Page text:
Artist: Helena Protopapas, 22

How did you get interested in music? Both my parents are musicians. They actually met studying music in India. My mom was studying Sanskrit and Indian singing, and my dad was playing sitar and tabla, which are traditional ... Indian instruments. I was born in the Himalayas. I grew up in Pennsylvania, though, because (my parents) ended up relocating to Pennsylvania where my grandparents were. Music's been part of my life since I was born. I started violin when I was 4 years old (and studied) The Suzuki Method. I studied classical violin for most of my life. I was in the orchestras in high school.

Helena Protopapas
Helena Protopapas (SUBMITTED)
I think because I was so immersed in music (because) everyone in my family is a musician of some kind. I always picked up different instruments and kind of taught myself.

Did singing come naturally to you? Because my mom was a singer ... I always thought of myself as a violinist. Singing was something I never took seriously. It was very personal and kind of a fun outlet. I didn't think I had that great of a voice. I moved out to (California) when I graduated high school, and I started (using) the loop pedal with my violin and just exploring different ways of creating music. I've always written poetry, so I started making loops with my violin and ... I started to sing my poetry over some of the melodies. Through lots of mutual friends, I found my producer. We just really hit it off and created three or four really beautiful, unique songs. From that, I got signed to Warner Bros. It's all happened very fast.

What are some of the things that inspire your poetry and songs? It's completely visual to be honest. I have synesthesia. I don't perceive music ... sonically. When I write poetry, I'm writing from seeing a film ... in my head. It's like cinematic music ... and I just kind of transcribe what I see ... kind of writing down (my) stream of consciousness. What's really awesome (is that) most of the time when I look back, most of it rhymes. So, it's not too hard to just kind of string things together. I kind of play with words as well with my poetry.

Do you think your style sets you apart from other musicians? It's weird because I don't really listen to (pop) music a lot. I listen to a lot of classical music, world music and a lot of Scandinavian electronic music. I don't think I perceive music the way a lot of people do. I kind of use my violin as ... an adventure and explore different sounds and ways of playing it. I also think I perceive music so differently because of my upbringing and because I've been exposed to so much world music.

Was getting signed a nerve-racking experience? Not really. Music was always a very personal, fun thing for me. I was busking on the streets ... outside of cafes in Los Angeles just for the fun of it. And through that, I met a lot of people, and it's kind of grown to what it is now. I was never shopping around (and) trying to get a record deal. I never really took it seriously enough that I thought anybody would see any commercial appeal to it. (Getting the record deal) wasn't really nerve-racking. I think I was just so overwhelmed with excitement.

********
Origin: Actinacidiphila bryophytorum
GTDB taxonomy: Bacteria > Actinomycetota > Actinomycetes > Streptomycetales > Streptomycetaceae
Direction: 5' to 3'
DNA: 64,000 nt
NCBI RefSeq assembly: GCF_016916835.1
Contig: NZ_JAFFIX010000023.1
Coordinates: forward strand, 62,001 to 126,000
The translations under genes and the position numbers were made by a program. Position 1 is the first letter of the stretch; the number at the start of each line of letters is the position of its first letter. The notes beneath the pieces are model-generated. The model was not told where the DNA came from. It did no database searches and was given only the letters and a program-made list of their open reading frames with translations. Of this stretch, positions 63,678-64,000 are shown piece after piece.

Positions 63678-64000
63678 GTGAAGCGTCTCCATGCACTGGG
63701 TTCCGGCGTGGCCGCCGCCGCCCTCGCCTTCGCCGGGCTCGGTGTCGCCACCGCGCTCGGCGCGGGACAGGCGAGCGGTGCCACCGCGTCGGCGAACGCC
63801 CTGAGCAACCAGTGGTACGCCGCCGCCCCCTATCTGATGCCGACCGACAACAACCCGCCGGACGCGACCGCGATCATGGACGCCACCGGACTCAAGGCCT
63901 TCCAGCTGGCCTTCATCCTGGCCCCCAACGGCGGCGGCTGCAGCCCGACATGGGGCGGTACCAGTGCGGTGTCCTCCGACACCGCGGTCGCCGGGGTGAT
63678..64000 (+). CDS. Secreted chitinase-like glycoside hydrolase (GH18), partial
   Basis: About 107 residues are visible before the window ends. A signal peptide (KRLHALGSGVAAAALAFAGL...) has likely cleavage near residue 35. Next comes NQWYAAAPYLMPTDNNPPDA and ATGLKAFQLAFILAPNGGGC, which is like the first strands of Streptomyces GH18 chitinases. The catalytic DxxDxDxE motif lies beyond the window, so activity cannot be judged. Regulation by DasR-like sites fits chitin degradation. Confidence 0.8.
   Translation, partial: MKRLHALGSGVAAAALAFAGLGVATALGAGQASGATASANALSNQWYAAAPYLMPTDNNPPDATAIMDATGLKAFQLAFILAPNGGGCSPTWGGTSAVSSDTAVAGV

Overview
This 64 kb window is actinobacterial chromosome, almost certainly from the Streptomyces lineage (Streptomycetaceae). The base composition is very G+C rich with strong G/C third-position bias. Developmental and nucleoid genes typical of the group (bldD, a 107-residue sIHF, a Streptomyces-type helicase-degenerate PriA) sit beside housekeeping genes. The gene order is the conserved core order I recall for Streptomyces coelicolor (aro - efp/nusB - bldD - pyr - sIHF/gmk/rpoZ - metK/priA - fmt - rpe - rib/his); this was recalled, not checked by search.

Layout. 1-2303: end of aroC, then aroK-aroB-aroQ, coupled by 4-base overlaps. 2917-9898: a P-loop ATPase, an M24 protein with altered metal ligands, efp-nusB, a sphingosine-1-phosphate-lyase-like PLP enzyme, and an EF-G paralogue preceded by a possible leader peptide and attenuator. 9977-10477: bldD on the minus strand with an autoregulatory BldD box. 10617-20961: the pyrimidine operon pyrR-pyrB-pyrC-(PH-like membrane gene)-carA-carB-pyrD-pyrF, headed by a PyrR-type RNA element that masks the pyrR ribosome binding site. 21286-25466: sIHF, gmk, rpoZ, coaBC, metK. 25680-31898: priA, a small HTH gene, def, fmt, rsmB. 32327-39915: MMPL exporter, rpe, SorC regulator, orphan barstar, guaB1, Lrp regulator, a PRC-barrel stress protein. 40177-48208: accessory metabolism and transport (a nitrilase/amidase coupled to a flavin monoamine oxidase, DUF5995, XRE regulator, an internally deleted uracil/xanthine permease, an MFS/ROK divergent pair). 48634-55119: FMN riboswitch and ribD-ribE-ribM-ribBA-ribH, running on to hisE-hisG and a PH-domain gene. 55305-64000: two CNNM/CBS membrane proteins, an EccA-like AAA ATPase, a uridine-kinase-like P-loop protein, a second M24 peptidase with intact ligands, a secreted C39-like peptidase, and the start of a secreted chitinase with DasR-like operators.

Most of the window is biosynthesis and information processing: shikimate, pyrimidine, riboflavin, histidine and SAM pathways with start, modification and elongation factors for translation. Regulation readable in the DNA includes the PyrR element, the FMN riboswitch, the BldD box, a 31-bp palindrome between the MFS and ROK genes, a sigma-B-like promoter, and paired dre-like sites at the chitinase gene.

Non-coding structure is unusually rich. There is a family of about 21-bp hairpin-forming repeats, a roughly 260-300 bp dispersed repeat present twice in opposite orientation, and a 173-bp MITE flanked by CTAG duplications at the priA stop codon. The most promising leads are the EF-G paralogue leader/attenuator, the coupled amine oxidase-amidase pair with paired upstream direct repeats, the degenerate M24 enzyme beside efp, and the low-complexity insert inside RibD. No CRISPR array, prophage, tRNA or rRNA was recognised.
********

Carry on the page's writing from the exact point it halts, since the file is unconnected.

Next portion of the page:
Did you see yourself as having music for a career? No. I didn't. I went to boarding school in India in 11th grade and I came back (to rural Pennsylvania) and was very disillusioned. I think (it) made me realize ... how big the world was. When I graduated ... I decide to go to art school where my mom had gone in Philadelphia - Tyler School of Art. But right before that... I went to visit a friend for two weeks in Santa Cruz, Calif. On my second day in California, I decided I wasn't going to go back. There were so many things that I wanted to do. I didn't ever think I'd ever be a professional musician. I feel so blessed that I can do what I'm good at and what I love.

Are you working on an album? My album is pretty much finished, and it should be coming out sometime this year. Because I had three or four songs completely produced before I got signed to Warner Bros., (recording has been) just a really natural thing. We never went into it like, "Let's record an album." It was more just like, "Let's make more songs." I have everything planned for it already, but I can't say. And (with) touring and shows, there's a lot that's going to be happening this year. I'm really excited.

You recently came back to York to teach at a school. One of my greatest joys in life is working with kids. I love sharing with people that you can use difficulties in life as really good material for writing and for making music. It's a great outlet to express yourself, especially in inner-city schools. My mom set this up because she teaches English as a second language (at Devers Elementary School). She just kind of posed the idea to me, and I immediately jumped on.

- ERIN McCRACKEN,
FlipSide staff

Online

Helena Protopapas: www.helenalalita.com

Listen to the interview: flipsidepa.com Read more meet-the-artist interviews: flipsidepa.com/musicdirectory Read about Protopapas' recent songwriting workshop with York students: www.ydr.com.

What is synesthesia

Synesthesia literally means "joined perception." It's a condition in which one sense is simultaneously perceived as if by one or more additional senses. Another form of synesthesia joins objects such as letters, shapes, numbers or people's names with a sensory perception such as smell, color or taste.

Source: faculty.washington.edu